Back in March 2023, diesel prices were over 20 pence per litre (ppl) more than unleaded. Prices for diesel fell sharply in May. This was just before the Competition and Market Authority (CMA) released its findings following an investigation into the retail fuel market.
In June and July, pump prices for diesel were around 2ppl more than that of unleaded. However, since the summer, the pump price of both diesel and unleaded has risen. September started with diesel being priced on average 3ppl over unleaded, and it finished at over six pence higher.
October has seen some slight price drops in unleaded, but diesel has been slower to decline, leading to it being sold at a premium of seven pence over unleaded.
Wholesale diesel prices have been trading over ten pence higher than unleaded during October and even as high as 15 pence. In part, this is the result of fuel supply cuts from Saudi Arabia and Russia, in particular diesel, into the European markets. The UK uses more diesel than it produces and so is reliant on imports. Whereas the UK produces more unleaded and so unleaded is less affected by these cuts.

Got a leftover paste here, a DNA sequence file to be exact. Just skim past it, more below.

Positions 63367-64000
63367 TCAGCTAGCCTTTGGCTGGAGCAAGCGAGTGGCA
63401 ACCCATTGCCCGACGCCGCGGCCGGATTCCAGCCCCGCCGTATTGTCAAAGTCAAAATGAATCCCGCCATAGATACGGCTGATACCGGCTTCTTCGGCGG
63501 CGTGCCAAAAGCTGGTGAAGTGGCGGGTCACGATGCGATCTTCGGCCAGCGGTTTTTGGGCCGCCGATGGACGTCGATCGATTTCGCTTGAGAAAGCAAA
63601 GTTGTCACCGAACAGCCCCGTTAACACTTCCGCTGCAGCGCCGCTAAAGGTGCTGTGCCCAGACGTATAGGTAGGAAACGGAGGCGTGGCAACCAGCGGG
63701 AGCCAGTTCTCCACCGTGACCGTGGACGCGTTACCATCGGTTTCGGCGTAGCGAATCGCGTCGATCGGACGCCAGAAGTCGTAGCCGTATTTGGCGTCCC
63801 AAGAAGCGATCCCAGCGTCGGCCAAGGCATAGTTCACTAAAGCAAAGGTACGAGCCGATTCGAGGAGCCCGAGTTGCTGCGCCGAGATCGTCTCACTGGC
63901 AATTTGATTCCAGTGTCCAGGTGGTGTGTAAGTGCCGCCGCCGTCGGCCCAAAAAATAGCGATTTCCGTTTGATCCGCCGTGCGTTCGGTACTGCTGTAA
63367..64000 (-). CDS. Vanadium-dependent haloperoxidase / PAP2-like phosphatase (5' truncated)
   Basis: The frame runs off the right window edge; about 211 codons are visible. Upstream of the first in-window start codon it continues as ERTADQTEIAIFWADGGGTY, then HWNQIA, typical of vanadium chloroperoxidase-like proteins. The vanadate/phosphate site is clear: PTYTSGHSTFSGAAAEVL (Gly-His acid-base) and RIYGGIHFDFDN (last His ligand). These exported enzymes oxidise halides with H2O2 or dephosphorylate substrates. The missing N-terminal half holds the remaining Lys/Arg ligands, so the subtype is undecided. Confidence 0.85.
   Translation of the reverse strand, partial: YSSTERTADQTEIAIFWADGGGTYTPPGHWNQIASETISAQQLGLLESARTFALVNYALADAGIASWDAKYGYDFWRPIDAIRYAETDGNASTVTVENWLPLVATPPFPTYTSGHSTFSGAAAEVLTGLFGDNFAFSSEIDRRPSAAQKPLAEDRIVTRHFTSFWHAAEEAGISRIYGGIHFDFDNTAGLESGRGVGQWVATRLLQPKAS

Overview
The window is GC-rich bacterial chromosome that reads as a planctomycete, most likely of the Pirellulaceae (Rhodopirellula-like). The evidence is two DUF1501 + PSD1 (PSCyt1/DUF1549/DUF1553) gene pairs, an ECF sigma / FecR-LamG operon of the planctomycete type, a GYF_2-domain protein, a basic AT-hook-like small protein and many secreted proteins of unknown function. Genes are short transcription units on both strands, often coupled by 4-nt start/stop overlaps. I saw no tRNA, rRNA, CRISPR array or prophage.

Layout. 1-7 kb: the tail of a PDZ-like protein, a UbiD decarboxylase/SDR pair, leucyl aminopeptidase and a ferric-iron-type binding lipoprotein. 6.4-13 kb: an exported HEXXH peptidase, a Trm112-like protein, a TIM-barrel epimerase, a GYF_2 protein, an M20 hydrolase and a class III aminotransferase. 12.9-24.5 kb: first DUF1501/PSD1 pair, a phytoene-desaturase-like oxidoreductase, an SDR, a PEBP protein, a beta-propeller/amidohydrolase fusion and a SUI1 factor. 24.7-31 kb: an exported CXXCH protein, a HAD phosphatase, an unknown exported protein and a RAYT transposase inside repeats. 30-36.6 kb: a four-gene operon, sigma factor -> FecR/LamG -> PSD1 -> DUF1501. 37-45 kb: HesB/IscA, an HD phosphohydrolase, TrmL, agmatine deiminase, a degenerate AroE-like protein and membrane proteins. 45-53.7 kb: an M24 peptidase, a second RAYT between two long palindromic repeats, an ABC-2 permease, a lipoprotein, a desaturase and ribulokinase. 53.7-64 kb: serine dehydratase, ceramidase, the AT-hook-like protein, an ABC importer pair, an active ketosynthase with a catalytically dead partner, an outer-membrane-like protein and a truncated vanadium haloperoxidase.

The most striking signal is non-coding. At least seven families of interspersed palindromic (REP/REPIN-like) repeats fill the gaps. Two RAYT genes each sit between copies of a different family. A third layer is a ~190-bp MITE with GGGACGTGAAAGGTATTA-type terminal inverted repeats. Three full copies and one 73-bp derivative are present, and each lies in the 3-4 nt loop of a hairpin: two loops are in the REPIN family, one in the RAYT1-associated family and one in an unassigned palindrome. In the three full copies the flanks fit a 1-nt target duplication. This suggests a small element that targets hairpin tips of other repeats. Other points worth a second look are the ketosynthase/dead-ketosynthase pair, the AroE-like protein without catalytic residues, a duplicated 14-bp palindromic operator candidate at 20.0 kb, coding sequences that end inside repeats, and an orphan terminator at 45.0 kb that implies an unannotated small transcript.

Diesel margins appear to have increased a couple of pence since October but remain lower than at the start of the year. Unleaded margins, however, do appear higher than at any point earlier in the year.
As part of the CMA’s investigation into the fuel retail market, Asda was fined for “failing to provide relevant information in a timely manner.” In a later meeting with MPs, Asda confirmed their strategy was to be the most competitive supermarket. However, over the last three weeks, Asda has lost its competitive edge. Sainsbury’s is now the supermarket with the lowest priced unleaded.
Prices can vary significantly by region, with motorists in Greater London and Cheshire among those who can expect to pay the most. While drivers in Angus and Aberdeen can expect to pay the least.
The start of October saw a drop in crude oil prices, which in turn helped reduce the wholesale cost of diesel and unleaded. On 5th October, Brent Crude Oil dropped to $84 a barrel, but this has since risen back to $90. It wouldn’t be surprising to see this lead to rises in diesel prices at the pump once more.